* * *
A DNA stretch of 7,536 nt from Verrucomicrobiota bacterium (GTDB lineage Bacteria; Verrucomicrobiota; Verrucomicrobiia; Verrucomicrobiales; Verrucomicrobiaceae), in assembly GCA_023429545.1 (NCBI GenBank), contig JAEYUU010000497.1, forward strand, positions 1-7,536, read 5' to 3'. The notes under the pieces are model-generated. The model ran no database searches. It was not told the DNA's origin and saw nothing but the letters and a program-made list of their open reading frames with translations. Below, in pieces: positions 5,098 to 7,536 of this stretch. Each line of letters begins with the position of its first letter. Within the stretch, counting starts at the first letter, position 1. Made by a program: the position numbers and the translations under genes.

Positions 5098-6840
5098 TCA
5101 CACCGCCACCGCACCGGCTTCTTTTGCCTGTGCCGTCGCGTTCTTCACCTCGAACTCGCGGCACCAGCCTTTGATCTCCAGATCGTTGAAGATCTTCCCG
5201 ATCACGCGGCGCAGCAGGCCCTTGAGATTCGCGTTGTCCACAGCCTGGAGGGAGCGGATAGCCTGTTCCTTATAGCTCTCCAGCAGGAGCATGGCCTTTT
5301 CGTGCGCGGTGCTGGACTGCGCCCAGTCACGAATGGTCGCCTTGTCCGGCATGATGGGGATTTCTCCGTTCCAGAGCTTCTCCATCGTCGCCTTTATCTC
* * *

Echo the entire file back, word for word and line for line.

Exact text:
A DNA stretch of 7,536 nt from Verrucomicrobiota bacterium (GTDB lineage Bacteria; Verrucomicrobiota; Verrucomicrobiia; Verrucomicrobiales; Verrucomicrobiaceae), in assembly GCA_023429545.1 (NCBI GenBank), contig JAEYUU010000497.1, forward strand, positions 1-7,536, read 5' to 3'. The notes under the pieces are model-generated. The model ran no database searches. It was not told the DNA's origin and saw nothing but the letters and a program-made list of their open reading frames with translations. Below, in pieces: positions 5,098 to 7,536 of this stretch. Each line of letters begins with the position of its first letter. Within the stretch, counting starts at the first letter, position 1. Made by a program: the position numbers and the translations under genes.

Positions 5098-6840
5098 TCA
5101 CACCGCCACCGCACCGGCTTCTTTTGCCTGTGCCGTCGCGTTCTTCACCTCGAACTCGCGGCACCAGCCTTTGATCTCCAGATCGTTGAAGATCTTCCCG
5201 ATCACGCGGCGCAGCAGGCCCTTGAGATTCGCGTTGTCCACAGCCTGGAGGGAGCGGATAGCCTGTTCCTTATAGCTCTCCAGCAGGAGCATGGCCTTTT
5301 CGTGCGCGGTGCTGGACTGCGCCCAGTCACGAATGGTCGCCTTGTCCGGCATGATGGGGATTTCTCCGTTCCAGAGCTTCTCCATCGTCGCCTTTATCTC